We have been walking about eight, nine miles a day in DC. Will NYC be less - or more? PLACE YOUR BETS

This was the only full day in New York, so we had to make the most of it. Why? I don’t know. Because it’s a sin to sit in a cafe and watch the world go by when you could be tromping down an unshaded sidewalk behind an old lady named Bernice who remembers when the city was better and then it got worse but now it’s better again.

I wonder if that is what they think. Or whether being an old New Yorker makes it impossible to say anything is better again.

Well, it is better again. There are Pret a Mangers everywhere, and if you say quel horrors, the locals are being replaced by soulless chains, the Pret down the street replaced some dingy fruit bar, and now there’s really good egg sandwiches for breakfast. So we had breakfast at the great table - I was intent on having a proper start to the day, instead of gobbling things in a soulless chain, I mean, my God there used to be a juice bar in this spot, a neighborhood landmark. I miss that place.

So we headed out to Central Park, threading through the opulent public spaces of the Plaza - which seems less gilded than it did when I stayed there many years ago (The Joan Rivers Show put me up, but that’s another story) and into the great green ramble.

Then to the Met. I could have spent an hour there! It’s so cool. All that art! Kidding. I could spend a lifetime there, but we had just a few hours. It’s the same as the National - you turn a corner, and there’s a work you know, but it’s real. It’s strange how it works: when you’re 25, looking at a painting from the last years of the 19th century, it seems like a very long time ago. Add 25 years to your own life, and the world somehow seems like yesterday. I suppose it doesn’t hurt to be in a city that still has some of the glories of that era, even if they’re cowed into silence by the boisterous new arrivals.

Anyway, the Met:



Never spent much time in the furniture exhibits, but for some reason I was drawn to the 18th century interiors. The Doomed World of the Nobility.




From there we headed south, and Daughter wanted to move east, off the fashionable streets. So we ended up on 2nd, which I think we can all agree is sufficiently removed from the fashionable streets. This eventually led us to . . . .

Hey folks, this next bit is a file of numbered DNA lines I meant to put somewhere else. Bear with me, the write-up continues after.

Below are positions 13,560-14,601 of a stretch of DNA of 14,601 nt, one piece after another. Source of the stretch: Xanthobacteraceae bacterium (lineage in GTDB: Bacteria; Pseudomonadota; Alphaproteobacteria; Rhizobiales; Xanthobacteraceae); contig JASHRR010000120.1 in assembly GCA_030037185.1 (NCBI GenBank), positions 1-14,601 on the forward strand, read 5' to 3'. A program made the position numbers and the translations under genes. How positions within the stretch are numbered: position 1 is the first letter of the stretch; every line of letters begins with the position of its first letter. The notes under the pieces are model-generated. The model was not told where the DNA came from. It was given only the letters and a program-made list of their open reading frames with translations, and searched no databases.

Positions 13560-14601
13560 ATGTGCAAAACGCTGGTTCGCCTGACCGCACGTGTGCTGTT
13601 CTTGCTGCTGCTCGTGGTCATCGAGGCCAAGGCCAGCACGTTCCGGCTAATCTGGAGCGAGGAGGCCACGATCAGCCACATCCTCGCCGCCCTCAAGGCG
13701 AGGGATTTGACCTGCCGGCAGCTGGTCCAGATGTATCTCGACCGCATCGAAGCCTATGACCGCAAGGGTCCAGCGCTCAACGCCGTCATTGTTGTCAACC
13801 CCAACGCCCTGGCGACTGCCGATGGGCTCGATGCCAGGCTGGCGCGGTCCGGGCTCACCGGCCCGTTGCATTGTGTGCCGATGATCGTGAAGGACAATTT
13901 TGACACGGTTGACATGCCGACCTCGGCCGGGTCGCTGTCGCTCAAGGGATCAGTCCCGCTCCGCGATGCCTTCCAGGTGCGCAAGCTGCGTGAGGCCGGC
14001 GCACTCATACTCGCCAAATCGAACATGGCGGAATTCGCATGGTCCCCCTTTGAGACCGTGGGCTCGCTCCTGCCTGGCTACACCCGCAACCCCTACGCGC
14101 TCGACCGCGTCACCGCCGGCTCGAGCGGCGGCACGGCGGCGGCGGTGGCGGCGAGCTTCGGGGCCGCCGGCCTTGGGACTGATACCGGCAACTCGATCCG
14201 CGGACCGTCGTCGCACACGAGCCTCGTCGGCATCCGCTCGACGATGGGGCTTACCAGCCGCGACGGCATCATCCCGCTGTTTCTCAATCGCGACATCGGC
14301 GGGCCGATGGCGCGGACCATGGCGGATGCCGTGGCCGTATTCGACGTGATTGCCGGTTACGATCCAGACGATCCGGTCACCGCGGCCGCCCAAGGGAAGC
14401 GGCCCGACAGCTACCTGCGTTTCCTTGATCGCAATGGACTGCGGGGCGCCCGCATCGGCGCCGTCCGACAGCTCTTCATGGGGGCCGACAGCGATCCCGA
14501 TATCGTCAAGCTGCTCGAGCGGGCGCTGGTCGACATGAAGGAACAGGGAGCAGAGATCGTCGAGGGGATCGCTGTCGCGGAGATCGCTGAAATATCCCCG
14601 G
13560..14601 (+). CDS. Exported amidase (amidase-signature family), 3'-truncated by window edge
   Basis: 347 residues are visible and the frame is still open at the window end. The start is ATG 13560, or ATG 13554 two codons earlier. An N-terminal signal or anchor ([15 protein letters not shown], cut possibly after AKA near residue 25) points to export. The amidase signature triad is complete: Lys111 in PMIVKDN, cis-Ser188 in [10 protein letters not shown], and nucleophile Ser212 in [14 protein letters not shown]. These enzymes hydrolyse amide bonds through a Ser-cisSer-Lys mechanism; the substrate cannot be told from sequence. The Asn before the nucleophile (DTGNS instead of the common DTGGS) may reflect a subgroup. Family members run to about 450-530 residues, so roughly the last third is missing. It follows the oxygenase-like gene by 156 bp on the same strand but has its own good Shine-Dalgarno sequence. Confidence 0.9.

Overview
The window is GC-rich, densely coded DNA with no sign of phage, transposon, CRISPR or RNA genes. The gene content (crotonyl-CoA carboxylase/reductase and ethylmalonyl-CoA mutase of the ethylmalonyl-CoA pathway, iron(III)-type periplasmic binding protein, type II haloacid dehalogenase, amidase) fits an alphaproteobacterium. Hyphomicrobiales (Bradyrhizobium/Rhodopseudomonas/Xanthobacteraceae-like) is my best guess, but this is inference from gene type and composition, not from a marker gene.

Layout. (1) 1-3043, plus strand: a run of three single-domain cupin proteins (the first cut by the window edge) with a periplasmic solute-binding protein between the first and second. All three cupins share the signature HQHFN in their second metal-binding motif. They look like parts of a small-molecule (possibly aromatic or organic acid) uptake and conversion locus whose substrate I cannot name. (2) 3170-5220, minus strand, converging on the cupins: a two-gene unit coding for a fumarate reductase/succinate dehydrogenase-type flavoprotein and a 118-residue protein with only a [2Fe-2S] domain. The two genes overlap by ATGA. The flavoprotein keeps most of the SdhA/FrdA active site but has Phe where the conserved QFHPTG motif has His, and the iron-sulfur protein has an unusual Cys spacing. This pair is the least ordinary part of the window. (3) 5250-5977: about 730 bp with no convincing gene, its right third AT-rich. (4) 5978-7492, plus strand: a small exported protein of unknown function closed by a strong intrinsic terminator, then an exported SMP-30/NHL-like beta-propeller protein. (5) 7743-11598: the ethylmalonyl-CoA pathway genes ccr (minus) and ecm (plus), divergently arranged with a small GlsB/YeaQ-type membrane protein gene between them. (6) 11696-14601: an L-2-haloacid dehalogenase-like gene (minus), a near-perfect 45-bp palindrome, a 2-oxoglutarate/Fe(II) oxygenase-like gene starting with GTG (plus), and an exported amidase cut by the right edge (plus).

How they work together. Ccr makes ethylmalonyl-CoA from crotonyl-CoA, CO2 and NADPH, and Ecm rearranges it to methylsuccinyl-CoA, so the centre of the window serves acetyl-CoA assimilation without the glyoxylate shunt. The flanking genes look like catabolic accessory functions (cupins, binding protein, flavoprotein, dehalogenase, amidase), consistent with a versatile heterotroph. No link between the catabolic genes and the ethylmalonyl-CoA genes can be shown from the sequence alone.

I bored the youths with the tale of the slaughterhouses and breweries that once occupied the site, and how you can detect the unfashionable history by looking at the backside of Tudor City, the old apartment complex from the 20s that rose a block to the west. You’d think they would have big windows with fantastic views of the river, but the view was so horrible they just have service windows - because they didn’t think it would get better any time soon.

Inside, my favorite kind of modernism. Fifties modernism, waiting for Cary Grant in a grey suit to enter briskly, in danger.

After our brief tour of what you could see without a proper tour - which consists of a hallway, and a gift shop downstairs, and also a non-denominational agnostic contemplation cove with a Chagall that has Parts Missing (perhaps because the project of world peace and human understanding is incomplete and will ever be incomplete, or some parts were taken down for cleaning) we went back out, and I had the opportunity to wonder what the hell they were thinking:



It's the US mission to the UN. The building that wraps around it is a hotel I've always liked. The US structure is remarkably unfriendly. This is our home turf, and we build bunkers?

we went south to the National Review offices, where I surprised them by showing up and insisting that I wrote for the magazine. Had a jolly chat with Charles and Ian, fine Brit lads both, then we marched west and north to Rockefeller Center.

Did I mention we passed Peg Lynch’s old house the previous night? We did. She lived on Gramercy Park, and I took a brief vid and said hello, you're not forgotten, here’s a fan in the impossible year of 2017 filming the place where you lived, and there should be a plaque.

The house:


One of Peg’s recurring motifs: the husband, sent off on a business trip, is instructed by the wife to look up an old friend of hers. Sometimes he has to deliver a package; once he just had to look up a dear old college friend who’d been dying to meet him, and of course he complained, but when he returned he was glad he’d phoned her, because she was a barrel of laughs, and divorced now too!

In those days Divorced Women were a threat, because it was presumed they were on the prowl for new men to take care of them, and had the virtue of experience that comes with being Fallen.

Sorry; don’t know how I got off on that.